GPS attached to 10 endangered turtles to monitor their movement in the Sundarbans River


To track the movement of an endangered turtle called Batagur Baska or Pora Katha, a GPS transmitter device was attached to 10 of them before they were released into the Sundarbans River on Wednesday. These turtles – six females and three males – capable of reproduction, were released into the Sundarbans River.

GPS transmitters were installed on the bodies of ten turtles to monitor their nature and movements. As a result, more information should become available on this nearly extinct species. The initiative is part of the Sundarbans Tiger Project, which plans to monitor the movements of these endangered species to gather information on their reproduction and adaptation to the environment.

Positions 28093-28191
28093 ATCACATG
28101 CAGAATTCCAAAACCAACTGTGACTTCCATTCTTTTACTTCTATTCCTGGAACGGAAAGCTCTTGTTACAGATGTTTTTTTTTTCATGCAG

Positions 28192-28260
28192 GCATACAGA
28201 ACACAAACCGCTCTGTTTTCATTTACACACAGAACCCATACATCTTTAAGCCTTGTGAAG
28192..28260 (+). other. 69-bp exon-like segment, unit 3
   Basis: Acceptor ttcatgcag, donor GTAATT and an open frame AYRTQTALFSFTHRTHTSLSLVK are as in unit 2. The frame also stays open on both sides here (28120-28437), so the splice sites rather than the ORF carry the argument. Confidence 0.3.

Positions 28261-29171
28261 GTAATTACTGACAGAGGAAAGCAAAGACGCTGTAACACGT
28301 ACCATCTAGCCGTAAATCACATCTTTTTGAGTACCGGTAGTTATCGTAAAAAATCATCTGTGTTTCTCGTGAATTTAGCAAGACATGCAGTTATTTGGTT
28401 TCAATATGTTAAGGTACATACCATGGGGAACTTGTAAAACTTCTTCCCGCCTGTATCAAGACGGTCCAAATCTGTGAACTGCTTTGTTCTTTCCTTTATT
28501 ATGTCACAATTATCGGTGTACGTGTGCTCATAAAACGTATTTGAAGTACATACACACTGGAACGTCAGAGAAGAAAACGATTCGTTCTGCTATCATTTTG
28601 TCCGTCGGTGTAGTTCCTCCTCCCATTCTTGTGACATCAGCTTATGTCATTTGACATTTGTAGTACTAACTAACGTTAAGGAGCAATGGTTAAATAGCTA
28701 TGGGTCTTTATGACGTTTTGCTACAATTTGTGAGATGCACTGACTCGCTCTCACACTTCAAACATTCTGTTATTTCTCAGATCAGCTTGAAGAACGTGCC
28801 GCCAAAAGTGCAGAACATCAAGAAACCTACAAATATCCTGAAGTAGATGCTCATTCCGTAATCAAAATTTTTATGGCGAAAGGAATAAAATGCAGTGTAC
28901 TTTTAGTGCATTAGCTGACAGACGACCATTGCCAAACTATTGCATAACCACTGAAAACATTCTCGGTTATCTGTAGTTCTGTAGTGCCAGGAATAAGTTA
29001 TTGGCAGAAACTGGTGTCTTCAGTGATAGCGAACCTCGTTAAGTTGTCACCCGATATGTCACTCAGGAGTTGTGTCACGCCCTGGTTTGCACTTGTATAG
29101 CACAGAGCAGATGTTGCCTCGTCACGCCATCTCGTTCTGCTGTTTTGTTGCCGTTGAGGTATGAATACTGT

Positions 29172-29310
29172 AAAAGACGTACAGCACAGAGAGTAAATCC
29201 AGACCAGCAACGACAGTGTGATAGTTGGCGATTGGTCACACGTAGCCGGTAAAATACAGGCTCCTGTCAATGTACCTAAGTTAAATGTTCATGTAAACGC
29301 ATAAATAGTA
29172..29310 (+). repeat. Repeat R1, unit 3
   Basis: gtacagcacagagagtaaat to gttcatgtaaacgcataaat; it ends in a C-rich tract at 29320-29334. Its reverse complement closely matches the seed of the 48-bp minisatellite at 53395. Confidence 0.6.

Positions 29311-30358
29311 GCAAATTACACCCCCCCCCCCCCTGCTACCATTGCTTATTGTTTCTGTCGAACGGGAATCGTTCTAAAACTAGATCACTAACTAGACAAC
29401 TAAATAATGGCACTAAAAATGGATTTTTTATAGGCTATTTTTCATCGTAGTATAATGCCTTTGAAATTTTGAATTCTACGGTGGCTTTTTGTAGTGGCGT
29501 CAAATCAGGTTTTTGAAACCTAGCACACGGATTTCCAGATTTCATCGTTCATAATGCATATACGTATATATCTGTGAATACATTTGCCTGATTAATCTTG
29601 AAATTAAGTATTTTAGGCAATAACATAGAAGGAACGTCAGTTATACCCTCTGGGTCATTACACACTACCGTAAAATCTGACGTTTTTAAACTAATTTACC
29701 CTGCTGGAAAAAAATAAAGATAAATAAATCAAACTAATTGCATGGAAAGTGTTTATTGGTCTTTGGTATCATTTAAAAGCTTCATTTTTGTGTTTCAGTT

According to the Forest Department, this particular type of turtle once inhabited the Sundarbans, as well as the coast of Malaysia via Myanmar and Thailand. But now the species is on the brink of extinction and has been listed as an endangered species.

Several years ago, in 1995-96, the Forest Department collected olive ridley or Katha sea turtle eggs from the beach and hatched them. But among these newborn turtles, the forest department found the Batagur Baska species. Since then, the Sundarbans Tiger Project has started the conservation of this species. The Tiger Project has been conserving and breeding this turtle for several years by constructing a separate pond at Sajnekhali in the Sundarbans.

Breeding from just 12 tortoises, Project Tiger now has 360 species of Batagur Baska tortoises. However, with breeding, the forest department has made provision for their conservation and breeding in Sajnekhali, Dobanki and Harikhali regions.

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